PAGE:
a musical percussion instrument consisting of a hollow, usually cylindrical, body covered at one or both ends with a tightly stretched membrane, or head, which is struck with the hand, a stick, or a pair of sticks, and typically produces a booming, tapping, or hollow sound.
any hollow tree or similar object or device used in this way.
the sound produced by such an instrument, object, or device.
any rumbling or deep booming sound.
a natural organ by which an animal produces a loud or bass sound.
any cylindrical object with flat ends.
a cylindrical part of a machine.
a cylindrical box or receptacle, especially a large, metal one for storing or transporting liquids.
Also called tambour .Architecture.
any of several cylindrical or nearly cylindrical stones laid one above the other to form a column or pier.
a cylindrical or faceted construction supporting a dome.
Ichthyology. any of several marine and freshwater fishes of the family Sciaenidae that produce a drumming sound.
Also called drum memory .Computers. magnetic drum.
Archaic. an assembly of fashionable people at a private house in the evening.
a person who plays the drum.
Australian Informal. reliable, confidential, or profitable information: to give someone the drum.
to beat or play a drum.
to beat on anything rhythmically, especially to tap one's fingers rhythmically on a hard surface.
to make a sound like that of a drum; resound.
(of ruffed grouse and other birds) to produce a sound resembling drumming.
to beat (a drum) rhythmically; perform by beating a drum: to drum a rhythm for dancers.
to call or summon by, or as if by, beating a drum.
to drive or force by persistent repetition: to drum an idea into someone.
to fill a drum with; store in a drum: to drum contaminated water and dispose of it.
(formerly) to expel or dismiss from a military service in disgrace to the beat of a drum.
to dismiss in disgrace: He was drummed out of the university for his gambling activities.
to call or summon by, or as if by, beating a drum.
to obtain or create (customers, trade, interest, etc.) through vigorous effort: They were unable to drum up enthusiasm for the new policies.
Idioms about drum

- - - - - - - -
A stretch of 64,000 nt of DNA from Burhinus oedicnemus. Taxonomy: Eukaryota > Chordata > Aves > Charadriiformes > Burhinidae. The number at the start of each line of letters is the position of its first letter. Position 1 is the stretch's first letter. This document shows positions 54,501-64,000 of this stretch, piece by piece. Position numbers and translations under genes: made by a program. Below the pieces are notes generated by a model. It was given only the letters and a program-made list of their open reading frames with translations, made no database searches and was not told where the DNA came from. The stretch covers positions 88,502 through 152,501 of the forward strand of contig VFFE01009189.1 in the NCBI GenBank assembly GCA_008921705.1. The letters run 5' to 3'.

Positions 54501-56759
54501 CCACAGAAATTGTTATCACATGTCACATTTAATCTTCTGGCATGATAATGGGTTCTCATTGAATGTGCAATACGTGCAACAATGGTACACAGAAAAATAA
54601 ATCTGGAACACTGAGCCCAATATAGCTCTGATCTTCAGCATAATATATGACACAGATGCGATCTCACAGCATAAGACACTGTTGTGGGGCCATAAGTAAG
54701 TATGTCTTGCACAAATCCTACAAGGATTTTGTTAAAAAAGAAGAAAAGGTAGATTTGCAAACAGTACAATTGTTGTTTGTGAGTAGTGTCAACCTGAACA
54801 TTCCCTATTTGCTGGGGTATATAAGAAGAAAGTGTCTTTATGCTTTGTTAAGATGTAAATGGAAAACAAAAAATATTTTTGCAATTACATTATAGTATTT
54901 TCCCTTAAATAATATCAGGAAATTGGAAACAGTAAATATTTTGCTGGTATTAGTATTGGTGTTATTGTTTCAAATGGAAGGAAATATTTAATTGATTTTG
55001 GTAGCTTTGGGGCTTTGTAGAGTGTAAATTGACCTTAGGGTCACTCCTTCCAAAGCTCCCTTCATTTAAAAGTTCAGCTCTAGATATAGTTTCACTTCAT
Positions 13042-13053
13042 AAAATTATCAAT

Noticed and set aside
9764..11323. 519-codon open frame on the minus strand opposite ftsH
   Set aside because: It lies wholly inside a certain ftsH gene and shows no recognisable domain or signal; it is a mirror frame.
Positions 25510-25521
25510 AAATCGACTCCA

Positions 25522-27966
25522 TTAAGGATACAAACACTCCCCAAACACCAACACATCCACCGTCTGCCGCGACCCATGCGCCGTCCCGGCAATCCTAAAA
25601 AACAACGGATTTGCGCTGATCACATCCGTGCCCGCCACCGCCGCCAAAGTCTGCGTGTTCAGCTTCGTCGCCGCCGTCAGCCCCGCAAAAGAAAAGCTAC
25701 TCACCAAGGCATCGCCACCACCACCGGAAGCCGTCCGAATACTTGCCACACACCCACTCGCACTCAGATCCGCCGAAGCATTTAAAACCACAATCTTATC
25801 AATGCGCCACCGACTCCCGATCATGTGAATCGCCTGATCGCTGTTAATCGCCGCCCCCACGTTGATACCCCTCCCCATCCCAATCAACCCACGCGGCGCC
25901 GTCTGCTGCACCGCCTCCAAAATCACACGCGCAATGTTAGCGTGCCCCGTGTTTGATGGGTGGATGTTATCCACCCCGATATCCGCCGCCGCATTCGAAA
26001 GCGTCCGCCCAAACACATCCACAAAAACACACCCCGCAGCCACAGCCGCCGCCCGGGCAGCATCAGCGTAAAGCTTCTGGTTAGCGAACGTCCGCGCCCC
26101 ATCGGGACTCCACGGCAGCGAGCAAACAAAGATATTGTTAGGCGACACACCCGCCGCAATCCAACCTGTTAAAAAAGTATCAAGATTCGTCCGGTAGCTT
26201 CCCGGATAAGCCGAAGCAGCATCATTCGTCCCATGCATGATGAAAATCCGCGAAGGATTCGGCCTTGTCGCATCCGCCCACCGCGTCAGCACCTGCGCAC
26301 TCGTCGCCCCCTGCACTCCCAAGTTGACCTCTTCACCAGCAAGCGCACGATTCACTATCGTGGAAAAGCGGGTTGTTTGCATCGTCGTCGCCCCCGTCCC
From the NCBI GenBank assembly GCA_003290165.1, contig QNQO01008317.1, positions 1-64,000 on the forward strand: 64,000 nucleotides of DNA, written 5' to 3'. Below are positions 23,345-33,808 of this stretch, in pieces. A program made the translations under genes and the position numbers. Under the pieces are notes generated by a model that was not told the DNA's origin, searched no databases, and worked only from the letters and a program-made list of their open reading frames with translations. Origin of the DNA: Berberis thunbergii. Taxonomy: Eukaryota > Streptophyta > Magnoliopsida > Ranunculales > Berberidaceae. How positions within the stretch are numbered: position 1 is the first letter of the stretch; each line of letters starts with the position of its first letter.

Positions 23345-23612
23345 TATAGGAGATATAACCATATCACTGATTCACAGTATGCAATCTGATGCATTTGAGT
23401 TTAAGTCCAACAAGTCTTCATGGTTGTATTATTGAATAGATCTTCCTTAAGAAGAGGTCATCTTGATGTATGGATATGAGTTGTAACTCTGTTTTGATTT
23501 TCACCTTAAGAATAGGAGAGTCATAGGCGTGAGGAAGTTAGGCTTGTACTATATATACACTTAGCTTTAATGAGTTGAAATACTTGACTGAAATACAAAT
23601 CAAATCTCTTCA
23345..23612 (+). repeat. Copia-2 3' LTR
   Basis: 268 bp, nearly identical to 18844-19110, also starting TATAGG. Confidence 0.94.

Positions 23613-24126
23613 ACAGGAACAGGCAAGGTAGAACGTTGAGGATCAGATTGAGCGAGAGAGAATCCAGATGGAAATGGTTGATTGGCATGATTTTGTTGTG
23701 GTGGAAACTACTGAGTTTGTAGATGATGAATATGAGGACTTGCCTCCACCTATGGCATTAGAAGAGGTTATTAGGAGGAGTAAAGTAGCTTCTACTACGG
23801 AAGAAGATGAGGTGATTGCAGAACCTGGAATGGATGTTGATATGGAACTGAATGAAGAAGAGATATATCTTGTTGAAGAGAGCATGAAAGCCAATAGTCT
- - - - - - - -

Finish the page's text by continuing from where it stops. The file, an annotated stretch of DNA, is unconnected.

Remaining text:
beat the drum, to promote, publicize, or advertise: The boss is out beating the drum for a new product.
- un·der·drum·ming, noun
Other definitions for drum (2 of 2)
a long, narrow hill or ridge.
Dictionary.com Unabridged Based on the Random House Unabridged Dictionary, © Random House, Inc. 2023
How to use drum in a sentence
But they had not quit and here they now were as the Emerald Society Pipes and Drums came into the Garden.
The NYPD Emerald Society pipes and drums struck up a slow march and the procession began the journey to the cemetery.Choking Back Tears, Thousands of Cops Honor Fallen Officer Ramos | Michael Daly | December 28, 2014 | THE DAILY BEAST
The line right before this is “With little tin horns and little toy drums.”The Most Confusing Christmas Music Lyrics Explained (VIDEO) | Kevin Fallon | December 24, 2014 | THE DAILY BEAST
The “rooty toot toot” is simply the noise the horns make, while “rummy tum tum” is the drums.The Most Confusing Christmas Music Lyrics Explained (VIDEO) | Kevin Fallon | December 24, 2014 | THE DAILY BEAST
It was one night, with Tony Williams on drums and, I think, Richard Davis on bass.
All the time there was a tremendous beating of drums and blowing of horns and ringing of bells.Our Little Korean Cousin | H. Lee M. Pike
I hate drums in the march,' said the king, 'they do nothing but confuse the step.
A white flag waved on the rampart, and the drums of the garrison beat the chamade.
One of the musicians played upon two small drums, the other two on four-stringed instruments, similar to our violins.A Woman's Journey Round the World | Ida Pfeiffer
Half an hour after, drums beat, cannon thundered, and the majestic cathedral bell began to boom.Balsamo, The Magician | Alexander Dumas
British Dictionary definitions for drum (1 of 2)
music a percussion instrument sounded by striking a membrane stretched across the opening of a hollow cylinder or hemisphere
beat the drum for informal to attempt to arouse interest in
the sound produced by a drum or any similar sound
an object that resembles a drum in shape, such as a large spool or a cylindrical container
one of a number of cylindrical blocks of stone used to construct the shaft of a column
the wall or structure supporting a dome or cupola
short for eardrum
Also called: drumfish any of various North American marine and freshwater sciaenid fishes, such as Equetus pulcher (striped drum), that utter a drumming sound
a type of hollow rotor for steam turbines or axial compressors
computing a rotating cylindrical device on which data may be stored for later retrieval: now mostly superseded by disks: See disk (def. 2)
archaic a drummer
the drum Australian informal the necessary information (esp in the phrase give (someone) the drum)
to play (music) on or as if on a drum
to beat or tap (the fingers) rhythmically or regularly
(intr) (of birds) to produce a rhythmic sound, as by beating the bill against a tree, branch, etc
(tr sometimes foll by up) to summon or call by drumming
(tr) to instil by constant repetition: to drum an idea into someone's head
British Dictionary definitions for drum (2 of 2)
Scot and Irish a narrow ridge or hill
Collins English Dictionary - Complete & Unabridged 2012 Digital Edition © William Collins Sons & Co. Ltd. 1979, 1986 © HarperCollins Publishers 1998, 2000, 2003, 2005, 2006, 2007, 2009, 2012